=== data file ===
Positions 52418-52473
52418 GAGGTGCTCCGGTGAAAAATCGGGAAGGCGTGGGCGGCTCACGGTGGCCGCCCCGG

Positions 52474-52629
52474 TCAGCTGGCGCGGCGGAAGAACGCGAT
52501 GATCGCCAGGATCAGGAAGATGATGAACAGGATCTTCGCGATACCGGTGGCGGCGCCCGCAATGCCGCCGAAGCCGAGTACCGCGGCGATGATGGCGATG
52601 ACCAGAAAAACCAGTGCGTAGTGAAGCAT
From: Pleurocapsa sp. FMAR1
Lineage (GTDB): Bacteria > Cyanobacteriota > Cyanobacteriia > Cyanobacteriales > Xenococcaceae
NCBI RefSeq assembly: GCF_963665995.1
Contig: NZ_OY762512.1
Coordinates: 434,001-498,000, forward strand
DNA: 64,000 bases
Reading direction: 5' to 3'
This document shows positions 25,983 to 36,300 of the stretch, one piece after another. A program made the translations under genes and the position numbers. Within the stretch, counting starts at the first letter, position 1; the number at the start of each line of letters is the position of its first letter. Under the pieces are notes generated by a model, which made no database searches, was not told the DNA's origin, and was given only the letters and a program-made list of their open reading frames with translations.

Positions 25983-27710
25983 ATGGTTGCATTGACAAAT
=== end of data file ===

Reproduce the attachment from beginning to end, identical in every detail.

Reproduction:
Positions 52418-52473
52418 GAGGTGCTCCGGTGAAAAATCGGGAAGGCGTGGGCGGCTCACGGTGGCCGCCCCGG

Positions 52474-52629
52474 TCAGCTGGCGCGGCGGAAGAACGCGAT
52501 GATCGCCAGGATCAGGAAGATGATGAACAGGATCTTCGCGATACCGGTGGCGGCGCCCGCAATGCCGCCGAAGCCGAGTACCGCGGCGATGATGGCGATG
52601 ACCAGAAAAACCAGTGCGTAGTGAAGCAT
From: Pleurocapsa sp. FMAR1
Lineage (GTDB): Bacteria > Cyanobacteriota > Cyanobacteriia > Cyanobacteriales > Xenococcaceae
NCBI RefSeq assembly: GCF_963665995.1
Contig: NZ_OY762512.1
Coordinates: 434,001-498,000, forward strand
DNA: 64,000 bases
Reading direction: 5' to 3'
This document shows positions 25,983 to 36,300 of the stretch, one piece after another. A program made the translations under genes and the position numbers. Within the stretch, counting starts at the first letter, position 1; the number at the start of each line of letters is the position of its first letter. Under the pieces are notes generated by a model, which made no database searches, was not told the DNA's origin, and was given only the letters and a program-made list of their open reading frames with translations.

Positions 25983-27710
25983 ATGGTTGCATTGACAAAT